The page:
The merchants of Tarshish traded at thy fairs on account of the great variety of all kind of thy riches, and brought silver, iron, tin and lead to thy market. The ships of Tarshish did sing in praise of thy commerce, and thou wert replenished and made glorious in every part of the ocean. Thy rowers brought thee into great waters, the east wind hath broken thee in the midst of the seas. What city is like Tyre, like the destroyed in the midst of the sea. When thy waves went forth out of the seas, thou fillest many peoples; thou didst enrich the kings of the earth with the multitude of thy riches and they merchandise". Â Where Ezekiel speaks of the rich purple dyes from the Isles of Elishas we may have the first written reference to the British Isles. The purple dyes of our Islands were celebrated among the later Greeks and Romans and were very expensive.
These words of Ezekiel were of a Phoenecia in decline, but they show the magnificence of the great Ships which plied between Tarshish and Tyre in Olden Times. Traditionally Tarshish has been connected with the region of Tartessos in Southern Spain, which is known principally from a Greek logbook, the Massaliote Periplus of the 6th century BC. (Ora Maritima of Festus Avienus), and thought to be in the Guadalquiver valley. But Tarshish stood also for all the lands of the far west with which the Phoenecians traded, for it was the collecting point for produce from West Africa, tin from the mines of North-west Spain, or the richer deposits of Cornwall, as well as the rich mines of silver and other metals to which the navigable rivers of Guadiana and Guadalquiver gave easy access. The tin islands (Casssiterides) were reached from Brittany, and are always distinguished from the British mainland. Strabo dates the settlements west of the straits of Gibraltar soon after the time of Tyre's first expansion which we know from the travelogue of the Egyptian Den-Ameer, written about 1070 B.C. was already in progress.
It was the special trade with Tarshish which made the commercial greatness of the Phoenecians, and led to their colonisation of Spain and the West African coast. This explains why the latter settlements are related to the earliest phase of Tyrian and Sidonian expansion in the early centuries of the first millennium B.C. Thus the farthest points were settled first, and the need for intermediate stations to secure connection was felt later. Josephus has fortunately preserved for us extracts from two Hellenistic historians, Dius and Menander of Ephesus, which supply us with a synopsis of the history of the Golden Age of Tyre. Thus we learn that Hiram 1, son of Abibal, reigned from 980 to 946 B.C. and was the great friend of Solomon, king of the Jews. The relations between Jews and Phoenecians had been generally friendly before this; it appears from Judges V. 17, Genesis XLIX, 13 and 20, that Asher, Zebulon, and Dan acknowledged some dependence on Sidon and had in return a share in its commence.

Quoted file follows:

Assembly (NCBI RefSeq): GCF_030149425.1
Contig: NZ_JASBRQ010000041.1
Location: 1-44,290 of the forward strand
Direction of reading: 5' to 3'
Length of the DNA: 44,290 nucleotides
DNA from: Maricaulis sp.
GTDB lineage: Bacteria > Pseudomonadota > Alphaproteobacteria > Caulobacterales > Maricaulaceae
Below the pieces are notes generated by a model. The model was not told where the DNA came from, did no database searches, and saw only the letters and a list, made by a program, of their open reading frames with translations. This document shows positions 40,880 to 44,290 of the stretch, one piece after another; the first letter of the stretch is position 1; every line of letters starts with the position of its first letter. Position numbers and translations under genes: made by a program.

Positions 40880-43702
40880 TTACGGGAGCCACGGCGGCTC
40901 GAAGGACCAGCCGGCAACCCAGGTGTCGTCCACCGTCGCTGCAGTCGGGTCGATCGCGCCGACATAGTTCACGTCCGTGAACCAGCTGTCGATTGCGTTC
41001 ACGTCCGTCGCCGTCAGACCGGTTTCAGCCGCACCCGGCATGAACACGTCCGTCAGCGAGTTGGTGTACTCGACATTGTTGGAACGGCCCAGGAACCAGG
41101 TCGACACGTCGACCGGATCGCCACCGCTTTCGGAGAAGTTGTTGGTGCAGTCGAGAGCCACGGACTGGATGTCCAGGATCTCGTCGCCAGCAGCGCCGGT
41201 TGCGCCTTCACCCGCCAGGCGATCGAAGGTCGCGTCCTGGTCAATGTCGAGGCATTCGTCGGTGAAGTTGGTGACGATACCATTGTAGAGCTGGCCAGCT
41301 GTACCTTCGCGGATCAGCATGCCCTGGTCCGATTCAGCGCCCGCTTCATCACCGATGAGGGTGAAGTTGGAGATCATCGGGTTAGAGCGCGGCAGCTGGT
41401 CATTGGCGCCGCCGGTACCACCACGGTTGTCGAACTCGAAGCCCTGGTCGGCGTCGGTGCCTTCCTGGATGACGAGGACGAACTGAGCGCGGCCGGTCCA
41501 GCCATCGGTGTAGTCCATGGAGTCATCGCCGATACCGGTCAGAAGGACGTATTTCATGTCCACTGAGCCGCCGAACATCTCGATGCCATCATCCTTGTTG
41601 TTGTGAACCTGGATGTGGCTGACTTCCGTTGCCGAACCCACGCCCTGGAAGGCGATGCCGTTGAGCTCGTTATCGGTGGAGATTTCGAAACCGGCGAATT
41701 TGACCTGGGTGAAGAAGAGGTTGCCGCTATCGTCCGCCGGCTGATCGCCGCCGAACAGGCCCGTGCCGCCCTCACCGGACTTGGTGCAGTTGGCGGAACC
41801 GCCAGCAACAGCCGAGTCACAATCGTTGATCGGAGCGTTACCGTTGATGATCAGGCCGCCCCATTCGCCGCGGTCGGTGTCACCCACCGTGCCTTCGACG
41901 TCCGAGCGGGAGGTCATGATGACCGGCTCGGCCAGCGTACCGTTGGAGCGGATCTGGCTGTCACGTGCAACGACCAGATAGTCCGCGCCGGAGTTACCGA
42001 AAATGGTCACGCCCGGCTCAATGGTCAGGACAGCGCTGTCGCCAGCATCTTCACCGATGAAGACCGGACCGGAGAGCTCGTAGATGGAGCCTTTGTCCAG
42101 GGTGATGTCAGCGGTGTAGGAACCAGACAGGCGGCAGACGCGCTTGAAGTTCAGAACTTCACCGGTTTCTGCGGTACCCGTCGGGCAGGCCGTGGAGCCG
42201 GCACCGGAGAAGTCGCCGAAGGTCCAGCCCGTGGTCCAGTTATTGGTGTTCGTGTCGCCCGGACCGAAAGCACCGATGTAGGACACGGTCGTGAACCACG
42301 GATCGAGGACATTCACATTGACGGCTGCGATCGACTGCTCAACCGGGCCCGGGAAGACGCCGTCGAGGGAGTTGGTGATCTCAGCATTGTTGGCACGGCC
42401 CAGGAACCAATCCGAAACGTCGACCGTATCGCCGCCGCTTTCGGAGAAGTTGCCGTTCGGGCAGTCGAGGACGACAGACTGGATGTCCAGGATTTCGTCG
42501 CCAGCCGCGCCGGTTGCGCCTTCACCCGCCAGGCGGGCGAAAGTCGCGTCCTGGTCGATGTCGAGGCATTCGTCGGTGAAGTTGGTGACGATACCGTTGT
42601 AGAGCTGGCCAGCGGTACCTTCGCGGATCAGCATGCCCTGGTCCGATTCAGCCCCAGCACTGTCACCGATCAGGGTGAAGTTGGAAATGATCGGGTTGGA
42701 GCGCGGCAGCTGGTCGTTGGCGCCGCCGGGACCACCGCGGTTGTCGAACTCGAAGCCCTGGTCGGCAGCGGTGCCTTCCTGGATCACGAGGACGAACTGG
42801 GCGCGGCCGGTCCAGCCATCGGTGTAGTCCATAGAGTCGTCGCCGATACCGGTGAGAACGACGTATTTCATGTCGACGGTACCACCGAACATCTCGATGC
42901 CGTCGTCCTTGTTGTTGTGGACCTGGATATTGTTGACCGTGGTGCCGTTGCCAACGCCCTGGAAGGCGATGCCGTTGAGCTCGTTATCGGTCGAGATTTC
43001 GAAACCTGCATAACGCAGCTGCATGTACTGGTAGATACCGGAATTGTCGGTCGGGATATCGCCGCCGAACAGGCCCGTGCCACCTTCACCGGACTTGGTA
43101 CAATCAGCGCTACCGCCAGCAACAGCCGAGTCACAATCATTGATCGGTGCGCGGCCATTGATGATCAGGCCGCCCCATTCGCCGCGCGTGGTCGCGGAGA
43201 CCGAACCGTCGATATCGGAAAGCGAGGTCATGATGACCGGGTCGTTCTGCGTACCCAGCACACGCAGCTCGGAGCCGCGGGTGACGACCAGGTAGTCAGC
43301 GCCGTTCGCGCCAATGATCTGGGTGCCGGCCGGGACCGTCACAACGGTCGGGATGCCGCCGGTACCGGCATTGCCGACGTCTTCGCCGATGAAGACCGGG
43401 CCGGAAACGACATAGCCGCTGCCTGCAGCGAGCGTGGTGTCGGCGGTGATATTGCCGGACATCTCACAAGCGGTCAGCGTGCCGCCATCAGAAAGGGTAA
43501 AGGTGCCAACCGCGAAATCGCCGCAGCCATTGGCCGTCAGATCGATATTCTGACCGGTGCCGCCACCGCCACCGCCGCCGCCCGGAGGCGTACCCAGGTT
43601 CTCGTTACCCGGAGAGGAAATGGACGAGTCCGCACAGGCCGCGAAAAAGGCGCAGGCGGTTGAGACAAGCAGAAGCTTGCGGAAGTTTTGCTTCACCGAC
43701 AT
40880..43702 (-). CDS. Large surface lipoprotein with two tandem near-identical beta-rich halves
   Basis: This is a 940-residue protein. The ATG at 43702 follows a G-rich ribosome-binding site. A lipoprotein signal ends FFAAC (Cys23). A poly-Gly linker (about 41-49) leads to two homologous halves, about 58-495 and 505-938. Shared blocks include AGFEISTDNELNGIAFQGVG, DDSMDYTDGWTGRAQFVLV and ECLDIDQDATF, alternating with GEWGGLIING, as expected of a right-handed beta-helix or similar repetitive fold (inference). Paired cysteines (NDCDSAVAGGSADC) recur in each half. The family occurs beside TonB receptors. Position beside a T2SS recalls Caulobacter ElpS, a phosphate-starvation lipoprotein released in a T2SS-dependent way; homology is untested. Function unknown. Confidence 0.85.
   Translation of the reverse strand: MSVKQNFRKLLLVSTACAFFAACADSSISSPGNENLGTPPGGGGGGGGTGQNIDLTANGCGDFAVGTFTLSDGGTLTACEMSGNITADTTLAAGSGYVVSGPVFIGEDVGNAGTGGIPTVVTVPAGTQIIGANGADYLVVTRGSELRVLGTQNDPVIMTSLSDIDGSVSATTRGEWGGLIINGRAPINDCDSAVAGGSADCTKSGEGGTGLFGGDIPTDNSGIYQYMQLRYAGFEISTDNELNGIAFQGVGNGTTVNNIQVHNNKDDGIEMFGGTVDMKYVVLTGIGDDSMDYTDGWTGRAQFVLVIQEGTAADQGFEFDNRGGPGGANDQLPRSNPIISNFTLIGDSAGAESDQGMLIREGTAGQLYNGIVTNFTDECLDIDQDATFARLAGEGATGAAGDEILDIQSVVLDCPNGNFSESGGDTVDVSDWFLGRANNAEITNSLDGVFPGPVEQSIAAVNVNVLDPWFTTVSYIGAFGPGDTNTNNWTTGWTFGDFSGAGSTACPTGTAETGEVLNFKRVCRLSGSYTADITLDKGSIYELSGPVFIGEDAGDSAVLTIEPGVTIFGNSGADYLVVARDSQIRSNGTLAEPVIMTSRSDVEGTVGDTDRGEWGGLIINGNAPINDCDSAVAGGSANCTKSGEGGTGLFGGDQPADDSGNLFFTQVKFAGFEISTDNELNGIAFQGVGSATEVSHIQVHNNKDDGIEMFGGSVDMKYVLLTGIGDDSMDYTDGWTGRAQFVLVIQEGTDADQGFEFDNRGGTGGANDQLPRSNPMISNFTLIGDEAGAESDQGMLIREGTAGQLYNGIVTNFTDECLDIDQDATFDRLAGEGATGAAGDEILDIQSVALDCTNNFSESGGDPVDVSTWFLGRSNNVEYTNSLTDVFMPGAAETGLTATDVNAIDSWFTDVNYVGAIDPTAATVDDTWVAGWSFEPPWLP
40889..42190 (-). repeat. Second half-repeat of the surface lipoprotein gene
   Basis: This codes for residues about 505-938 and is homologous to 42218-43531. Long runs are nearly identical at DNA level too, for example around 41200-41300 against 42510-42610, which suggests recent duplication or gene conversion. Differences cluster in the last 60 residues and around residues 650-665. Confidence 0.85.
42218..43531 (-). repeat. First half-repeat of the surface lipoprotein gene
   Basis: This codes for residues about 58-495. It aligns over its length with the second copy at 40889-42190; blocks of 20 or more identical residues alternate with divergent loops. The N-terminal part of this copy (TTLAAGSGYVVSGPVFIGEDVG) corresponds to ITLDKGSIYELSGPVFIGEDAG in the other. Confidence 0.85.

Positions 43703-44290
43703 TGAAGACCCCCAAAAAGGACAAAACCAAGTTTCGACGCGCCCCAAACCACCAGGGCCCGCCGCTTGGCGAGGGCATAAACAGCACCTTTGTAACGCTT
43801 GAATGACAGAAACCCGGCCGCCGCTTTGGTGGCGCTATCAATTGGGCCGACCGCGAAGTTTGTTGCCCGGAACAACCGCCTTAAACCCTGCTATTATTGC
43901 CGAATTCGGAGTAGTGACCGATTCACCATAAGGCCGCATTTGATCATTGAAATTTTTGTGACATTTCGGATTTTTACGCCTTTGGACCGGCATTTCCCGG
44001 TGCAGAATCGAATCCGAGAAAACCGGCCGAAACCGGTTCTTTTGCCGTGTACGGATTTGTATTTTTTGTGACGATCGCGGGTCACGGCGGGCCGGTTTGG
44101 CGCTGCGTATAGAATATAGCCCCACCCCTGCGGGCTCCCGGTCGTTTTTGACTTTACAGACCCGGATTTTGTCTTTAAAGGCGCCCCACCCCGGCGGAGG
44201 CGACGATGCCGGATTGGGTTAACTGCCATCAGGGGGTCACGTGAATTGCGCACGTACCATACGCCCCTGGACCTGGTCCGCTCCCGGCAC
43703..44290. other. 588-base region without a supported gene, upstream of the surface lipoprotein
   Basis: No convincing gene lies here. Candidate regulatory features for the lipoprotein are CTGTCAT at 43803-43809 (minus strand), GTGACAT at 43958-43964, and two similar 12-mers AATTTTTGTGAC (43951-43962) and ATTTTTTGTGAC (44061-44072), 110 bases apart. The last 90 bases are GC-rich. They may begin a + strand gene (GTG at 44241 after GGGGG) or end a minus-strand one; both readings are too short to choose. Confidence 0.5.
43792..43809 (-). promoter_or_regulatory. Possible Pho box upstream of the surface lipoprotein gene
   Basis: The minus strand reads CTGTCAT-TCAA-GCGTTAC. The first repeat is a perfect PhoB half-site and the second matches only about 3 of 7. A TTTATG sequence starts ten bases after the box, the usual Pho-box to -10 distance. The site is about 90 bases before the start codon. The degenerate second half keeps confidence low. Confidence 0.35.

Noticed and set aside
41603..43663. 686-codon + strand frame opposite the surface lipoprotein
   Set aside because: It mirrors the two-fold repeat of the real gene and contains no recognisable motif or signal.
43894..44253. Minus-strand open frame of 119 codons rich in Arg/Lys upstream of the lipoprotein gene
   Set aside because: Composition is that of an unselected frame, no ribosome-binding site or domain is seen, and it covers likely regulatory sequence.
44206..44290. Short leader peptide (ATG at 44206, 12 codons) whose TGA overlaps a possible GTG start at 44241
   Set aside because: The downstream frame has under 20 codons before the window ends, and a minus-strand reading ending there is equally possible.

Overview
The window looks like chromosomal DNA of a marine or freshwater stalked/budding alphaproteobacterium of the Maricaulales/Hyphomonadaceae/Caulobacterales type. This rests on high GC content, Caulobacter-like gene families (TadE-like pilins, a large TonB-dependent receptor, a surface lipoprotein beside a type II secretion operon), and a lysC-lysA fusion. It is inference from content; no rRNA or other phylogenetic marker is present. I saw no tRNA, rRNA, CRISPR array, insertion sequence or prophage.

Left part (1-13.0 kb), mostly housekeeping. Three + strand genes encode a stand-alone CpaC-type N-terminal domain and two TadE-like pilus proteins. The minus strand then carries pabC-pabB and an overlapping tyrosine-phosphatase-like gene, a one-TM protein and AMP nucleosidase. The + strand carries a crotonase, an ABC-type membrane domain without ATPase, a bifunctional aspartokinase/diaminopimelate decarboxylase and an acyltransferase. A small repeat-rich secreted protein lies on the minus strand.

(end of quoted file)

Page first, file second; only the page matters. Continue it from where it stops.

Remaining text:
The two nations grew closer under the kings. Hiram built David's palace (2 Samuel, V, 11), and also gave Solomon cedar and fir trees from Lebanon, as well as workmen for his palace and temple, receiving in exchange large annual payments of oil and wine. With similar commercial interests it was only natural that the two kings should send joint expeditions to King Solomon's Mines on the coast of Aqaba at Ophir, and to the British Isles via Tarshish. What were the names of the two great islands by which they knew them? Our earliest sources are Greet so that we don't really know, though Avienus writing about the year 380 A.D. (Ora Maritima) mentions the voyage of Himilco the Phoenecian to Ireland in the year 510 B.C. and Himilco states our island to be called Sacra, its inhabitants to be mariners navigating in hide-covered barks to the Irish Sea. That these people were not Celts we can see in their matrilinear form of inheritance, the polyandrous nature of their society and their original non-Indo-European speech, which survived latest in Caledonia.